Toolbox: You can drag and drop code into the Toolbox panel. Personally I prefer Code Snippets but they do need to be created by the user. Drag and drop to/from the Toolbox panel is quick and easy.

I'm sure that is very basic stuff for some of the users here!

I've also had look at how much I don't know courtesy of the book mentioned above. My list of known unknowns just got a whole lot bigger...

Attached Thumbnails
NinjaTrader and VS2010 for Dummies-todo.jpg   NinjaTrader and VS2010 for Dummies-options.jpg   NinjaTrader and VS2010 for Dummies-toolbox.jpg  

Last edited by MXASJ; August 9th, 2010 at 12:49 AM. Reason: Add some screen grabs
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  #27 (permalink)
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Ran into my first hiccup today, but it was more of a Subversion problem than a VS/Ninja problem. Basically I was being a little bit too clever, and would love to hear of a better way to do this:

By following the steps in this thread one is building all ones VS work in the NT7>bin>Custom directory. I have an online SVN that some of my friends can access, and I share that whole project. All works, all is well.

Eight hours ago I decided I wanted a "private" folder in the SVN. Thats where it got messy. I ended up creating then deleting then creating again two seperate SVN repos. The project on my VS2010 was linked to a repos that no longer exists, and I could find no way to unbind it and kill any references to the original repos.

Deleted ankhsvn and installed a 30-day trial of VisualSVN but still no joy. The whole process was a PITA.

Luckily Beta 20 was released so I had an excuse for a clean install, which I have just done, and added that project as in my earlier posts. All is well again... BUT... I'm not putting it in the SVN until I know what I am doing .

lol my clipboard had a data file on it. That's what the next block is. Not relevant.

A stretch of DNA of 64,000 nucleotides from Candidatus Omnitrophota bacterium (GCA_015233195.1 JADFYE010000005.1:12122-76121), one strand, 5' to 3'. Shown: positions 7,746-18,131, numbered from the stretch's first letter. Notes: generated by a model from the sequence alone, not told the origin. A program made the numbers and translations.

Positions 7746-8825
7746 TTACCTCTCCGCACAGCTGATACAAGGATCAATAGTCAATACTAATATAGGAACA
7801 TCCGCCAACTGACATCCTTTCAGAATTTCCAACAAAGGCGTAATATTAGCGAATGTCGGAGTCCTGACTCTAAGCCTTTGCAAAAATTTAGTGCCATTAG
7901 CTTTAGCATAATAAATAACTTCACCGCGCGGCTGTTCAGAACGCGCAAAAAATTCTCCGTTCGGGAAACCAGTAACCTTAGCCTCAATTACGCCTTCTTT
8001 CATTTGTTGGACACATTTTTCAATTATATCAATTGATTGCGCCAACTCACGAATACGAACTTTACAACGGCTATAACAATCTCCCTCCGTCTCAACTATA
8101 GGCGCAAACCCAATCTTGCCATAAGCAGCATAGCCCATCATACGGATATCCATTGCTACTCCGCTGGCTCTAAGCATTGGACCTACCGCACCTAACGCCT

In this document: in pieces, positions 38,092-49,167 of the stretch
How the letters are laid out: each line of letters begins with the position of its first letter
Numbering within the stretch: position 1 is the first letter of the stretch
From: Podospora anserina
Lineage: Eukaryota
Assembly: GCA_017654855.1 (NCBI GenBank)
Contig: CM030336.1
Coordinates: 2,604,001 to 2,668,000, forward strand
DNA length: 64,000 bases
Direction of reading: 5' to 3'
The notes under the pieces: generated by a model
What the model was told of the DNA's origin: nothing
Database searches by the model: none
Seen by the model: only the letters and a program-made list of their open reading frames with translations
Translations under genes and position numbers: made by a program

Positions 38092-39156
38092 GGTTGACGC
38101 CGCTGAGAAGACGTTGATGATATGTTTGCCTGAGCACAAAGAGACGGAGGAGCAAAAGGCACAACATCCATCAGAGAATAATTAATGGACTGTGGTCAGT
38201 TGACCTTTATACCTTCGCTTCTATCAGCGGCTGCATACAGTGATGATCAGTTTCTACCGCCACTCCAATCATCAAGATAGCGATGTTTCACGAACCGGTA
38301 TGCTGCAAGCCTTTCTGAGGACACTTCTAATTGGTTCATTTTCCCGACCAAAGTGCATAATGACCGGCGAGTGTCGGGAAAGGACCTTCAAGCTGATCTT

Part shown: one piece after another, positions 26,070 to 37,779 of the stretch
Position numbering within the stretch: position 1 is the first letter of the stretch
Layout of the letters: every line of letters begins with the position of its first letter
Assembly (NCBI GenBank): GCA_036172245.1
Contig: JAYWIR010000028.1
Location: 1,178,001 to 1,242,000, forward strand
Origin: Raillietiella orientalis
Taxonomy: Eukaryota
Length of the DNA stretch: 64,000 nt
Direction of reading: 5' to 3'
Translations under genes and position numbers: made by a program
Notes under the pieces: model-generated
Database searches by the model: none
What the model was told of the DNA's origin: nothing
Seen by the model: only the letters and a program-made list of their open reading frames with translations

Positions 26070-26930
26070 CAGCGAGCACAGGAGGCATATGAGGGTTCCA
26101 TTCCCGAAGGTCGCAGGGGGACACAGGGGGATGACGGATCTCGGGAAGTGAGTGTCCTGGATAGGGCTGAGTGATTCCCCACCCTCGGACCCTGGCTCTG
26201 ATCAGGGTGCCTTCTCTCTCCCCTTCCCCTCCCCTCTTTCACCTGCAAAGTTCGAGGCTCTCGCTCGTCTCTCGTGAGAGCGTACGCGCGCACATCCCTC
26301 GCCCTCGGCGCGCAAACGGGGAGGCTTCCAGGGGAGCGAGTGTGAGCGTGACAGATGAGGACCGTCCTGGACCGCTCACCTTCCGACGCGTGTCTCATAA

What would be the best way to share different Ninja projects that compile in situ in VS using SVN. I recognise only one project can be open at a time in Visual Studio, but I'm sure I'm missing some basic work flow set up paradigm.

Basically I'd like to share ProjectX with Bill and Sue in one repos, and ProjectY with Tom and Lisa in another repos. I know how to set up the repos in SVN, its getting VS and Ninja to play nicely withthe SVN that is frustrating me.

I am open to suggestions!

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  #28 (permalink)
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Sorry, I don't have the answer, but my advice is KISS .

This is what I'm doing:
- I use my own repository, or the BMCodex one, and the files I'm working on are in specific directories, not the NT default directory for indicators/strategies/types/...
- for editing the code and writing the "skeleton" of the code, I use Notepad++, which is much better than the NT editor when you have more than 100 lines to play with
- when this code doesn't look too bad, I'm doing the initial commit to the repository
- then, I have to copy the code in the NT directory, edit it with NT, see if the compile is ok or not, do the modifications needed, and when it works like it should, I copy it back this file to my repository directory, and update it with SVN

I know this is a bit "heavy", but I didn't find a good solution for having my NT directories managed by two different repositories, and I don't think it's possible.

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  #29 (permalink)
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The more I learn the more I learn what I don't know. I decided to tackle a basic stand-alone WinForms app that uses NT7 as an API. This is probably where I want to be in the long run... I have a platform I can work with that works to a trading API. Keep my ideas portable.

Anyway. The SampleCSharp app that shipped with NT6.5 is broken in NT7, so I started from scratch and just added some of that apps GUI before I try to add its functionality.

If anyone is interested post back and post some code here.

Attached a screen grab of where I stand. All the middle bits work.

VS2010 is rocking my world. I have not touched WPF yet but it seems the next step...

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NinjaTrader and VS2010 for Dummies-apitest.jpg  
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  #30 (permalink)
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I have a generic question for you.

We all know NT's C# abilities make it very open and powerful. But, can you tell me specifically how your trading is benefiting from all your work in Visual Studio? I believe its a fundamental type question, how you perceive the markets and your ability to make money in them.

Mike